Battle of Tal Afar (2017)

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Battle of Tal Afar (2017)
Part of the Iraqi Civil War (2014–2017) and
the American-led intervention in Iraq
Date20 August – 2 September 2017
(1 week and 6 days)

Decisive Iraqi victory

  • Iraqi forces capture Tal Afar city on 28 August
  • Iraqi forces capture Mahalabiyah and Ayadhiyah by 2 September[1]
Supported by:
 Iraqi Kurdistan
 Islamic State
Commanders and leaders
Iraq Lt. Gen. Abdul Amir Rashid Yarallah Islamic State of Iraq and the Levant Abu Bakr al-Baghdadi
(Leader of ISIL)
Islamic State of Iraq and the Levant Abu Qatada al-Afri 
Units involved

Iraqi Security Forces

Military of ISIL

Iraq 60,000+ fighters

  • 40,000+ Iraqi soldiers[5]
  • 20,000 paramilitaries[6]
1,500–2,000 militants (per Iraq and US)[7][8]
Casualties and losses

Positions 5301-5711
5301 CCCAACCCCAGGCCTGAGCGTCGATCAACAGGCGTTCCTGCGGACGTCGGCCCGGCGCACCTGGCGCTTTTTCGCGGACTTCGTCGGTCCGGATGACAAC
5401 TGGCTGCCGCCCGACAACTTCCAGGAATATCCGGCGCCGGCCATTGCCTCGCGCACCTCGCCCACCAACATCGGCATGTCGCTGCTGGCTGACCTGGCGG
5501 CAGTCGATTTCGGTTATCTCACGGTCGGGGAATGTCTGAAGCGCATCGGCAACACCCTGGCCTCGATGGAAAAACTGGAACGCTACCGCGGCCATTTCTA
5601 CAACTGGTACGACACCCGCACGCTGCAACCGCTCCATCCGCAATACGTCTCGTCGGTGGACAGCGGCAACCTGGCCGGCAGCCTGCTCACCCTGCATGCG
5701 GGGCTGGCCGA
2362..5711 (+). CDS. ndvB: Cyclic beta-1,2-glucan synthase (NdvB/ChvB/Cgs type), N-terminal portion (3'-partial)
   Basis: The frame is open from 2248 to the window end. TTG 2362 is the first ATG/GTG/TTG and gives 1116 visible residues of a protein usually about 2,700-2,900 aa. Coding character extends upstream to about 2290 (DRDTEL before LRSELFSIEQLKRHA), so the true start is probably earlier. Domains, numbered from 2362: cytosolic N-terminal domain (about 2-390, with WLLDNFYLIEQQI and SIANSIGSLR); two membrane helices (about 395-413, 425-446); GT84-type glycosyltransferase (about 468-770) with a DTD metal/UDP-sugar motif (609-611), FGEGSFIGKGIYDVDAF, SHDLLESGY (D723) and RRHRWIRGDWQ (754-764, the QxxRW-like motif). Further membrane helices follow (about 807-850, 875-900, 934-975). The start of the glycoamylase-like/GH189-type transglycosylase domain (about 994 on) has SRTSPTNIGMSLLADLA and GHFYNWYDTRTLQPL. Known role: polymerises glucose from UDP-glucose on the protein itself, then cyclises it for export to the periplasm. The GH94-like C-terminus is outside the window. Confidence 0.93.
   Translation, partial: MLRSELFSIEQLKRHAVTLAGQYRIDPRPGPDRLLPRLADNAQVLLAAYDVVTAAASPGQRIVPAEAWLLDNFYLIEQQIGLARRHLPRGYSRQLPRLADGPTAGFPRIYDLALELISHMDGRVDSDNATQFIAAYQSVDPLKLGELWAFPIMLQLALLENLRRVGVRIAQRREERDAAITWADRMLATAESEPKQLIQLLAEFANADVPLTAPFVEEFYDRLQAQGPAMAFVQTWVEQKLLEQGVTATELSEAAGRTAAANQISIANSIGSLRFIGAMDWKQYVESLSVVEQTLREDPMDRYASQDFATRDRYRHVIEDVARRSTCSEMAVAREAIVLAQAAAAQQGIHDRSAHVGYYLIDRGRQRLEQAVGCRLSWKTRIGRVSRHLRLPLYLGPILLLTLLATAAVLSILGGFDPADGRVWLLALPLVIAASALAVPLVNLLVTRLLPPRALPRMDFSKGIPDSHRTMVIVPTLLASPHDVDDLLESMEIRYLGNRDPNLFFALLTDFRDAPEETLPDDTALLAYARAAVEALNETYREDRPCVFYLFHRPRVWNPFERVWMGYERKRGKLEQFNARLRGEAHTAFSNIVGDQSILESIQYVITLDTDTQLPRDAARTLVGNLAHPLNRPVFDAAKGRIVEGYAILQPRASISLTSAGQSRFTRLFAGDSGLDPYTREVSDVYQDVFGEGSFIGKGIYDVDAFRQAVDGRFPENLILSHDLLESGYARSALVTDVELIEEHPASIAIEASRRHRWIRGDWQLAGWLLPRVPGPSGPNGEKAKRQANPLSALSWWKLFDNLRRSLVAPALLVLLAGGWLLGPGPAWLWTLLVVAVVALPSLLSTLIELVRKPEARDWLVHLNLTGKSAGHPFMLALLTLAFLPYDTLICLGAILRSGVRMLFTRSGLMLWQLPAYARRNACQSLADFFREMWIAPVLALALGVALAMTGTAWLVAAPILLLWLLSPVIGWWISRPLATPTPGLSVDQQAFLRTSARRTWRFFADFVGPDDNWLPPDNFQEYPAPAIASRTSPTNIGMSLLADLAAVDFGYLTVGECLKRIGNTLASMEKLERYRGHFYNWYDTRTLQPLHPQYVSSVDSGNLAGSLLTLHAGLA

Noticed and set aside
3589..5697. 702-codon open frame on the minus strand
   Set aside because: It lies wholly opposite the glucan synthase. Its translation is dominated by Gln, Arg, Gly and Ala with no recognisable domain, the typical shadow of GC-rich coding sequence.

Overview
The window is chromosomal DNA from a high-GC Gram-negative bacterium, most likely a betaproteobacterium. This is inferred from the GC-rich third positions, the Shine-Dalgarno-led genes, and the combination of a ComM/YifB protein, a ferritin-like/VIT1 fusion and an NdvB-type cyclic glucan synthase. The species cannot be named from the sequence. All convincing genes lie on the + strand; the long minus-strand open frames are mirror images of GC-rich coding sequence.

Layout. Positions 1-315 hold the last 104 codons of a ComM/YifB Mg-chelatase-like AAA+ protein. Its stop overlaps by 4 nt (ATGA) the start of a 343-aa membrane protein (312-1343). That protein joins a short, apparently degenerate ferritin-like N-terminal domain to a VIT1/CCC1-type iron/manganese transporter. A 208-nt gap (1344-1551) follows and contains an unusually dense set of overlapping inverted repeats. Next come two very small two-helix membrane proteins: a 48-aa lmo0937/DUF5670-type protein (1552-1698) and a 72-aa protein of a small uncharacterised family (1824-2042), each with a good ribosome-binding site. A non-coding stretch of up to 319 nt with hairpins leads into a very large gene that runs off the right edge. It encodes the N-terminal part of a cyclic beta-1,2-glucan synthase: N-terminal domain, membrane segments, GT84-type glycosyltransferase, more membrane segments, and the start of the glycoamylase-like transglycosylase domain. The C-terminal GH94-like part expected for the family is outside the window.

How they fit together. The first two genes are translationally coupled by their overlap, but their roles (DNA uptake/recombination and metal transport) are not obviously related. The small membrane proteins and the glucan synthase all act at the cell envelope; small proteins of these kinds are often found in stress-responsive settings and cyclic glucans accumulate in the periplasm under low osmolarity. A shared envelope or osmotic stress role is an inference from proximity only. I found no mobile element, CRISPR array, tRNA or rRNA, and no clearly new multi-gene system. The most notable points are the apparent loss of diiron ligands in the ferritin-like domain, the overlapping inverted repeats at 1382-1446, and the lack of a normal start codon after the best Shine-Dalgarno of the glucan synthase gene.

115 killed, 679 wounded[1] 2,000+ killed (Iraqi claim)[1][9]
212 captured[10][9]
1,000–1,200 killed (U.S. claim)[11]
Dozens of civilians killed and 40,758 civilians displaced[1][9]

The Battle of Tal Afar (2017) was an offensive announced on 20 August 2017 by Iraqi Prime Minister Haider al-Abadi in order to liberate the Tal Afar region from the Islamic State of Iraq and the Levant (ISIL).[12][13][14][15] Victory in the battle was declared by the Prime Minister al-Abadi following the capture of the last ISIL-held area in Tal Afar district.[16]

The offensive was concurrent with the Raqqa campaign conducted by the Syrian Democratic Forces (SDF) against ISIL's capital city and stronghold in Syria, as well as the Central Syria Campaign, by the Syrian Army to capture ISIL territory towards Deir ez-Zor.